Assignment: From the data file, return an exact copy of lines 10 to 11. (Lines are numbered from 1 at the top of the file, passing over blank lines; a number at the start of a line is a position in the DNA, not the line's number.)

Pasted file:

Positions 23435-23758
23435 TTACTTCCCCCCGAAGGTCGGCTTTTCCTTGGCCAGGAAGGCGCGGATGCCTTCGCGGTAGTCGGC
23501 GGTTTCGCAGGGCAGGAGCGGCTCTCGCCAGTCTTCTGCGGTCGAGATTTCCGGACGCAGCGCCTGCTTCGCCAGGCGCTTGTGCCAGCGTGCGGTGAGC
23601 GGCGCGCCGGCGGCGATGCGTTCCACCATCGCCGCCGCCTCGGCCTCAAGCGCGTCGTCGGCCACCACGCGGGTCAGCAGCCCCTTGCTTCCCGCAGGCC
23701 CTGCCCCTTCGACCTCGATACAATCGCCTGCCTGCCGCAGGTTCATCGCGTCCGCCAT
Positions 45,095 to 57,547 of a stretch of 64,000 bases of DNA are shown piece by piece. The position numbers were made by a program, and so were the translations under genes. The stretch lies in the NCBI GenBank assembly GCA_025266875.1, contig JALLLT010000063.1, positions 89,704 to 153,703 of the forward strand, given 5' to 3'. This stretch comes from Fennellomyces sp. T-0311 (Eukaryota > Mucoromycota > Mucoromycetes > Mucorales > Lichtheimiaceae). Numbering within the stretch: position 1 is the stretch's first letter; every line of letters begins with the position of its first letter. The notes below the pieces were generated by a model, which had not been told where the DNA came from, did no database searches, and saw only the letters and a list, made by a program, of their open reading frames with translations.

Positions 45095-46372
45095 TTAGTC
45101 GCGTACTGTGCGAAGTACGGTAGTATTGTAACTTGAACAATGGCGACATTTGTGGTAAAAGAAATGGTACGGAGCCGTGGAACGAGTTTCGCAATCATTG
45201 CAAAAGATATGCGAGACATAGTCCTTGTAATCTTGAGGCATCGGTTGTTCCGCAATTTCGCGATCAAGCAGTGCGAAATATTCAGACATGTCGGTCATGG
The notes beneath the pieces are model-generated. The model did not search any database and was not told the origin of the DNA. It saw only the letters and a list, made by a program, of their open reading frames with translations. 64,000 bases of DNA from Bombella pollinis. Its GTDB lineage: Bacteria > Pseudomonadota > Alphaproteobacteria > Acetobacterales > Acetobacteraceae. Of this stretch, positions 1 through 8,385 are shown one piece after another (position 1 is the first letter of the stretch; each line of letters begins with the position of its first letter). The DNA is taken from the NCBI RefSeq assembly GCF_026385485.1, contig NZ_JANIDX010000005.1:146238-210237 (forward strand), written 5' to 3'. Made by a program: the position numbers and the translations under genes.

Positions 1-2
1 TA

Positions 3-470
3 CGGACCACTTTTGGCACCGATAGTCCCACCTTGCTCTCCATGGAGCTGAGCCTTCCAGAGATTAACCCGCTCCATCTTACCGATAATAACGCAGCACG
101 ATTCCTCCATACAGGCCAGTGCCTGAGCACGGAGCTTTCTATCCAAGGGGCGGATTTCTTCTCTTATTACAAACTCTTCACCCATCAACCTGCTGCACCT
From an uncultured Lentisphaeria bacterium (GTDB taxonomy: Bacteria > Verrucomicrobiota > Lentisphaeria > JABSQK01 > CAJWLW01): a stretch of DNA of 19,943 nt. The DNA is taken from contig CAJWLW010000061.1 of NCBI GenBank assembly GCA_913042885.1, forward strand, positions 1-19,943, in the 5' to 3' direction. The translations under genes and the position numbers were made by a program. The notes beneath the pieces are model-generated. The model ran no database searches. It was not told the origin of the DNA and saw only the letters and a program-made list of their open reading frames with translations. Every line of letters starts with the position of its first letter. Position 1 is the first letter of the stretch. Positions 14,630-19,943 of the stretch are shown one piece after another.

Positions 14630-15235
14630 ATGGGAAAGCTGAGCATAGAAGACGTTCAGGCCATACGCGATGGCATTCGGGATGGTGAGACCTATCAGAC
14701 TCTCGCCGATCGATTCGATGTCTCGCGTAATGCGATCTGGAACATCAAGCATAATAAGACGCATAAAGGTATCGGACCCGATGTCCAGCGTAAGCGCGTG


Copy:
45201 CAAAAGATATGCGAGACATAGTCCTTGTAATCTTGAGGCATCGGTTGTTCCGCAATTTCGCGATCAAGCAGTGCGAAATATTCAGACATGTCGGTCATGG
The notes beneath the pieces are model-generated. The model did not search any database and was not told the origin of the DNA. It saw only the letters and a list, made by a program, of their open reading frames with translations. 64,000 bases of DNA from Bombella pollinis. Its GTDB lineage: Bacteria > Pseudomonadota > Alphaproteobacteria > Acetobacterales > Acetobacteraceae. Of this stretch, positions 1 through 8,385 are shown one piece after another (position 1 is the first letter of the stretch; each line of letters begins with the position of its first letter). The DNA is taken from the NCBI RefSeq assembly GCF_026385485.1, contig NZ_JANIDX010000005.1:146238-210237 (forward strand), written 5' to 3'. Made by a program: the position numbers and the translations under genes.